Impact of Subclinical Mastitis on Reproductive Performance of Dairy Animals

Muhammad Waseem Ghani, Liu Bin, Muhammad Waseem Birmani, Aamir Nawab, Lang Guan Cun, Li Ye, Xiao Mei

Muhammad Waseem Ghani 1 

Liu Bin 2 

Muhammad Waseem Birmani 2 Aamir Nawab 2 Lang Guan Cun 1 Li Ye 1 Xiao Mei 1 
  1. Department of Animal Breeding, Genetics and Reproduction Agricultural College, Guangdong Ocean University, Guangdong, China. 1

  2. Department of Livestock Production and Management, Agricultural College, Guangdong Ocean University, Guangdong, China. 2

Pages: 48-57

DOI: 10.18488/journal.110.2019.52.48.57

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Article History:

Received: 06 September, 2019
Revised: 14 October, 2019
Accepted: 20 November, 2019
Published: 18 December, 2019


According to the international dairy federation, the dairy sector provides up to one billion livelihoods around the globe. Albeit, it faces many challenges including the two potentially threatening diseases which are mastitis and infertility. Both are complex multifactorial diseases, and mastitis is associated with causing infertility. Mastitis is an intramammary infection (IMI) and it occurs in two forms, clinical and subclinical.  Mastitis being the infection of mammary glands, directly affects milk production to reduce its quality and quantity and indirectly hinders the reproductive performance of dairy animals. It negatively affects the reproduction parameters of dairy animals including, an increase in days open, a decrease in pregnancy rates, and increases chances of early embryonic losses and abortion. The chronic cases of mastitis lead toward the infertility of dairy animals and both of these diseases are responsible for increasing the culling rate and decreasing the profitability of a dairy farm. The objective of this study is to illustrate the influence of subclinical mastitis on reproduction parameters of dairy animals including, days open, days to the first service after calving, pregnancy rates, abortion, and embryonic losses. The relation between mastitis and infertility will be explained mechanistically.

Keywords: Intramammary, infection, Subclinical, mastitis, Infertility, Pregnancy, rate, Embryonic, losses, Abortion.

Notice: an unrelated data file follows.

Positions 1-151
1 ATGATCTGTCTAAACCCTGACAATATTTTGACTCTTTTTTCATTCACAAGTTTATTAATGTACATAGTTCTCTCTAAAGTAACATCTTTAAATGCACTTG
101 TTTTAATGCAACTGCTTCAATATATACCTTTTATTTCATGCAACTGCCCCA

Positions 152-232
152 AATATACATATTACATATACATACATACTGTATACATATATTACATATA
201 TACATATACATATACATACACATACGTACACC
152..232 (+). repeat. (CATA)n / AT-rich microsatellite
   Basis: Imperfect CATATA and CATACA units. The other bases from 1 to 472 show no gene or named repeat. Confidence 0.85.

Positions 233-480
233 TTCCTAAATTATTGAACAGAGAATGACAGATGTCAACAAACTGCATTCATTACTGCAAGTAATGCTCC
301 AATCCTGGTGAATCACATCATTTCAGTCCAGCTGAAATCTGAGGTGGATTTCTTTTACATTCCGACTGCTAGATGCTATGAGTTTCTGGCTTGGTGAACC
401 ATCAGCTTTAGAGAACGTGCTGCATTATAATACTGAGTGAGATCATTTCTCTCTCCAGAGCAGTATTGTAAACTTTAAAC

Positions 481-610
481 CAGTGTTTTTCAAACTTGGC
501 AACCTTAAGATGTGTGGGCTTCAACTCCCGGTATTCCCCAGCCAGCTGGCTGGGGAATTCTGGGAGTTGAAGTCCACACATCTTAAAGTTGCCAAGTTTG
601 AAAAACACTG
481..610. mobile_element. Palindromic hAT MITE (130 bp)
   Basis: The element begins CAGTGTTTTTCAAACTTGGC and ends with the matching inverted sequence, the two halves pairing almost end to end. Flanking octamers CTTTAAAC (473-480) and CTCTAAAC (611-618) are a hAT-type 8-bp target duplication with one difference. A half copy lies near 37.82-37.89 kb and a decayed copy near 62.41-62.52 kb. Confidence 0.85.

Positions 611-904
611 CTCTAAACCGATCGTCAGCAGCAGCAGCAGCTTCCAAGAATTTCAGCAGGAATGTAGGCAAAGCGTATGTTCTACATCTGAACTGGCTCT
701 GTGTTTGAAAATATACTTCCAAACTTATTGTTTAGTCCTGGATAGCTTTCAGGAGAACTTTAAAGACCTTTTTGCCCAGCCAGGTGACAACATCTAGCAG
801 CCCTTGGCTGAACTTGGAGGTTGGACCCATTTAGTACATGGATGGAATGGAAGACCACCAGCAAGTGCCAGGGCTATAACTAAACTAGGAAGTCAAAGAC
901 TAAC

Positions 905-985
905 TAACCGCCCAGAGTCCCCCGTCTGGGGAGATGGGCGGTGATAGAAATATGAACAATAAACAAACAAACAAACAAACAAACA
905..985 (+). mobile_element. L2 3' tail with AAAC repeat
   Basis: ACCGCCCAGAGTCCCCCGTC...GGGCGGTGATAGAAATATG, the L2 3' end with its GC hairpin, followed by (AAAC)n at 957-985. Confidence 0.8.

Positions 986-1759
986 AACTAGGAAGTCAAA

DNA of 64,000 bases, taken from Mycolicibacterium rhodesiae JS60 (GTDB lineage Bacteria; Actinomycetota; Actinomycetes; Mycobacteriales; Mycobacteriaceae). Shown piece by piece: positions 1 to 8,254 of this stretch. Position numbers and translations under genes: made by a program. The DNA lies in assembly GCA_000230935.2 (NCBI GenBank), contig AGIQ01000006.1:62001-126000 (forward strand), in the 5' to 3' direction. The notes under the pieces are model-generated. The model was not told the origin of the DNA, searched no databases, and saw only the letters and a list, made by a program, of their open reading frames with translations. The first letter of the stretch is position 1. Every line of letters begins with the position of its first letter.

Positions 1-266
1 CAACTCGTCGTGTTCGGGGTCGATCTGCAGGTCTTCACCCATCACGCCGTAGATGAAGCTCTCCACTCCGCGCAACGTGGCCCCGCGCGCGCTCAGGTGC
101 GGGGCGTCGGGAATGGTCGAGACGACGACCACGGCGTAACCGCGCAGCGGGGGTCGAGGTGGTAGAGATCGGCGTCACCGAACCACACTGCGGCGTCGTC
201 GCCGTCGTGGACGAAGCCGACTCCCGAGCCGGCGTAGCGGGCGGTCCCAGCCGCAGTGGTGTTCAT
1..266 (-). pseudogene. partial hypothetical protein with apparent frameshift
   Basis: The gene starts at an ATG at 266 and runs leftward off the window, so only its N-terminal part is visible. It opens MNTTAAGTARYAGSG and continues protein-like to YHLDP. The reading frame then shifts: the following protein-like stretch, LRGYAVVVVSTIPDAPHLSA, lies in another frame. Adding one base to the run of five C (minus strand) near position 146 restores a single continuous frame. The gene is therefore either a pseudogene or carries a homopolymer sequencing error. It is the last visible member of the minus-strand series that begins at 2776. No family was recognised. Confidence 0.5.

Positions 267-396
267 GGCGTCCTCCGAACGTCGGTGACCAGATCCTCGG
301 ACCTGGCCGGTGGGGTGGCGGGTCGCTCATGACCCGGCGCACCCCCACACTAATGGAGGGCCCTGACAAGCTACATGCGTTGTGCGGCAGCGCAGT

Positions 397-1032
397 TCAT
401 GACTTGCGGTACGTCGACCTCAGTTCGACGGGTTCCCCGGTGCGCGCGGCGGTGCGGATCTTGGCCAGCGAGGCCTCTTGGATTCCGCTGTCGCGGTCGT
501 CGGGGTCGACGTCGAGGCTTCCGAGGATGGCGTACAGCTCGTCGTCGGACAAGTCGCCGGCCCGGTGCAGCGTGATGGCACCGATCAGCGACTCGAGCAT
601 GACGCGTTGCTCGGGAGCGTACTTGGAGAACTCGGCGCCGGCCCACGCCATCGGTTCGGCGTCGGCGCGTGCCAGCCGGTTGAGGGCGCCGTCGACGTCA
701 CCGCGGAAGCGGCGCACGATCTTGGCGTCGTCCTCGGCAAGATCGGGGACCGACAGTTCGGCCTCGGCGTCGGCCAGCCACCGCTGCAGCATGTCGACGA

Received: 6 September 2019 / Revised: 14 October 2019 / Accepted: 20 November 2019/ Published: 18 December 2019

Contribution/ Originality

This study contributes to the literature related to the field of animal science and particularly it discusses the issues related to subclinical mastitis in dairy animals. The primary purpose of this study is to bring this issue under the attention of animal science researchers and veterinarians to understand the gravity of situation and to work for treatment and cure of intramammary infections.


The importance of dairy can be understood from the fact that people of every country across the globe milk dairy animals and up to one billion people live on dairy farms ( But the dairy sector faces many challenges including the challenge of mastitis which leads towards infertility in chronic cases. In dairy cattle, pregnancy rates are decreasing from last few decades. Pregnancy rates from 50–60% in the 1970s have declined drastically to values of 35–45% in the recent past [1, 2].

Mastitis is described as the infection of mammary glands which causes physical, chemical and bacteriological changes in milk and pathological changes in mammary glands [3]. Intramammary infection (IMI) happened to be the most common problem in dairy animals [4] thus, causing significant economic losses and is also a reason for antibiotic resistance in animals and humans [5-7]. Subclinical mastitis (SCM) is one of the two forms of mastitis in which clinical signs do not appear thus, it is also known as asymptomatic inflammation of mammary tissue [8]. This form of mastitis has 15-40% more chances to occur [9] because of its asymptomatic nature. SCM is diagnosed through somatic cell count SCC of milk sample and in SCM the somatic cell count is about 200000 cells/ml in bovine [10] which is positive in milk samples three to four times per year [11].

Dairy herd efficiency is measured through the amount of milk sold per cow per day of life. The primary determinant of dairy herd efficiency and profitability is reproductive performance because of its associations with the milk production, culling rate, cost of breeding, and the number of calves born per year [12]. There are many factors affecting dairy herd efficiency, but reproductive performance is a significant shareholder which is negatively affected by mastitis [13]. Mastitis causes extensive economic losses in cattle dairy farms through its treatment costs, replacement of early culled animals and decreased production losses [14, 15] which causes the ineffective use of inputs ending up in increased per unit production of greenhouse gas emissions [16]. Mastitis in dairy animals is much devastating as it decreases milk production directly but also has an indirect impact on the reproductive efficiency [17] of the animals, such as the reduction in the number of calves born per year [10]. It also increases the days to the first service, decreases the conception rate and also increases the number of abortions [18]. For maintenance and sustainability of a farm to be economical the optimization of reproductive efficiency is the need of the time [19]. During the last few decades measures were taken to control mastitis which were fruitful to some extent, but subclinical mastitis is a challenging issue hitherto  [20].

In this review, we will elaborate about the effects of SCM on the reproductive performance of animals. The mechanism through which SCM effects the reproductive parameters will also be discussed.